That we receive the Lenin Prize in such radically changed circumstances may in fact be symbolic of the revolutionary spirit in which it was intended. It may very well inspire us in the spirit of Lenin to radically adapt our methods to the changed circumstances and to seek what is best for the masses of the people rather than holding desperately to preconceived receipes.
As we remember the support from the Soviet Union and the socialist states, it is fitting that we also pay tribute to our historic partnership with the South African Communist Party.
We remember how South African communists came to the material support of the ANC at a time when the police were raiding our offices almost on a daily basis, depleting us of our resources to pay our full-time officials. We can never forget those concrete acts of solidarity.
The SACP has been trustworthy and dependable allies over decades as part of our movement in all its formations. Our relationship with the Soviet Union and the socialist world had much to do with their presence in our ranks.
As we receive the Lenin Prize today we do so in celebration of human solidarity. In a world where the poor seem to be getting poorer and the divide between the have's and have-not's is widening, we need global commitment to the value of human solidarity.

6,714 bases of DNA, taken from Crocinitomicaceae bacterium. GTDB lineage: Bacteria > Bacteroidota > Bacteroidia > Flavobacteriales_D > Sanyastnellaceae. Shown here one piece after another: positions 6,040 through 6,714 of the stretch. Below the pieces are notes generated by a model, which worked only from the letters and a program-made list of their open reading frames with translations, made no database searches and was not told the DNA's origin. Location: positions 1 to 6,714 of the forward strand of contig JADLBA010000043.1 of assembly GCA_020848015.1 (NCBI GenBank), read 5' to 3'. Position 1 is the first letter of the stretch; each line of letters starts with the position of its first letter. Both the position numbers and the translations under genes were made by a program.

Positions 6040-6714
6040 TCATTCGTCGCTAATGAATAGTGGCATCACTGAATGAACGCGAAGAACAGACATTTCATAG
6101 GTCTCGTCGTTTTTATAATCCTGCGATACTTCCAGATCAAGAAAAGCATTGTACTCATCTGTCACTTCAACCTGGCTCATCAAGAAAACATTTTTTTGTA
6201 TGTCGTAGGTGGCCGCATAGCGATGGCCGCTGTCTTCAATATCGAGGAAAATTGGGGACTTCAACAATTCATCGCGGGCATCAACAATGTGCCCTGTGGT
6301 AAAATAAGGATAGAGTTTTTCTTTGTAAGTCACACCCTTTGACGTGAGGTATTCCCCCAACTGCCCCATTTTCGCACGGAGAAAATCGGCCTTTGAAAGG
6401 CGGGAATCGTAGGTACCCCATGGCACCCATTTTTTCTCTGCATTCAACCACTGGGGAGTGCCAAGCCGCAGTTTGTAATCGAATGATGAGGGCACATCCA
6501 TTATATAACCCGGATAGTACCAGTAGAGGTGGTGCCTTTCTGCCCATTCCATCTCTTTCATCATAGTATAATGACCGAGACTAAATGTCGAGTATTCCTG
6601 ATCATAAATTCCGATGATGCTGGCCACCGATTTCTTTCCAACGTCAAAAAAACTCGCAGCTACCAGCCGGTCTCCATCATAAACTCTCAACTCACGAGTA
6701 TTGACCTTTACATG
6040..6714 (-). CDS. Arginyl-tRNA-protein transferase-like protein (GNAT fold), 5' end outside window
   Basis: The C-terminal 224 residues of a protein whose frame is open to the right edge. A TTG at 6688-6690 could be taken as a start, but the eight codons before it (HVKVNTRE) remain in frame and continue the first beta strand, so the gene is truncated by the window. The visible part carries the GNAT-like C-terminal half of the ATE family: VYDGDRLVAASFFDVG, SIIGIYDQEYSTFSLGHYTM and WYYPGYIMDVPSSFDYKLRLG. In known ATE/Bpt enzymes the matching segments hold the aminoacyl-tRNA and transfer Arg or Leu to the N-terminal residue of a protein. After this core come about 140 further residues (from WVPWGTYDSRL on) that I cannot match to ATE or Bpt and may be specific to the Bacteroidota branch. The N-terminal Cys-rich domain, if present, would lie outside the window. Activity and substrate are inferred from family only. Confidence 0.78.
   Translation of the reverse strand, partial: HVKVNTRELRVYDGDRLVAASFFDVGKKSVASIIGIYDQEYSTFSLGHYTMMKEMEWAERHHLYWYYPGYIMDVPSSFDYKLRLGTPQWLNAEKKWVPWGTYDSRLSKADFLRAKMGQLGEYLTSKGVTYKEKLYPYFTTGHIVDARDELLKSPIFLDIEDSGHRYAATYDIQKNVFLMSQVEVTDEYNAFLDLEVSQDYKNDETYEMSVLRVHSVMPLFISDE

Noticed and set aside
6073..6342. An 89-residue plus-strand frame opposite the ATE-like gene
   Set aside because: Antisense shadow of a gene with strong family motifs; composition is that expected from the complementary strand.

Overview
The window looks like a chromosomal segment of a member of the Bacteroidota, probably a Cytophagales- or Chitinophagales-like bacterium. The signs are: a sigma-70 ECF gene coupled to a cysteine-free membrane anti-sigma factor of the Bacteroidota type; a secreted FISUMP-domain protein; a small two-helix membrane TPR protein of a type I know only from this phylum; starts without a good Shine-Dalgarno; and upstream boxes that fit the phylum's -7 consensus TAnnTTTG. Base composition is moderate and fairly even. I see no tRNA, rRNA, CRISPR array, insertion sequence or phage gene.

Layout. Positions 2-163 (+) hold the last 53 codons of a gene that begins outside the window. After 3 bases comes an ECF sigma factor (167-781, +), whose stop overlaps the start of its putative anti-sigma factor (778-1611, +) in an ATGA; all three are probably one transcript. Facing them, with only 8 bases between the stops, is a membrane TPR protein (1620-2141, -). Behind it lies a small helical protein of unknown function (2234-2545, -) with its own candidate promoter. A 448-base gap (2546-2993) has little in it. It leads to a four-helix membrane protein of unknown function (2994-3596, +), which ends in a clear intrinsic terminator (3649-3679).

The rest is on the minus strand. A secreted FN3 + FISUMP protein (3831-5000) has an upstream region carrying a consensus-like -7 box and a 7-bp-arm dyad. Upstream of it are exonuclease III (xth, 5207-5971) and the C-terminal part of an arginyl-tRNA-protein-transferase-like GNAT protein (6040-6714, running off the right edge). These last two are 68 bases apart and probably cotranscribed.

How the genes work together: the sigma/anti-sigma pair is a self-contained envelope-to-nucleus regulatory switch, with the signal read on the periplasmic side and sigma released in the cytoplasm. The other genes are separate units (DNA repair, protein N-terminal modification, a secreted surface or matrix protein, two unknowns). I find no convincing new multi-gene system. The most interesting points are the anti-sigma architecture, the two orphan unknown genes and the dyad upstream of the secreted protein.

The methods and approaches to achieve a more equitable world might have changed. The problems of gross inequality and of poverty remain. Let us all recommit ourselves to building a world where there will be a better life for all.
I thank you for the honour of awarding me a prize in the name of a revolutionary that history will never be able to forget.
I thank you.”

It is interesting that Hikmat Abu Zayd(Lenin Peace Prize,1970) was forced into exile by Anwar Sadat (Nobel Peace Prize, 1978).
Anwar Sadat was assassinated because of signing a treaty with Israel.

Julius Nyerere, who contributed immensely (and at a great risk) to the freedom of the South African countries, and who later became a pivotal peace facilitator in the great lakes region was recognized and awarded the Lenin Peace Price in 1986. Fidel Castro was also awarded the Lenin Peace Prize in 1961.
As for the African abroad, the Nobel Peace Prize was awarded Ralph Bunche, Martin Luther King and Barrack Obama. The Lenin Peace Prize has WEB Du Bois, Paul Robenson and Nicolas Guillen.
It is important to note here that the Lenin Peace Prize wound up with the fall of the USSR, and the last award was Mandela’s in 1990. As at 1990, the Nobel Peace Prize had been awarded to three Africans only, while the Lenin Peace Prize had been awarded to 12 Africans.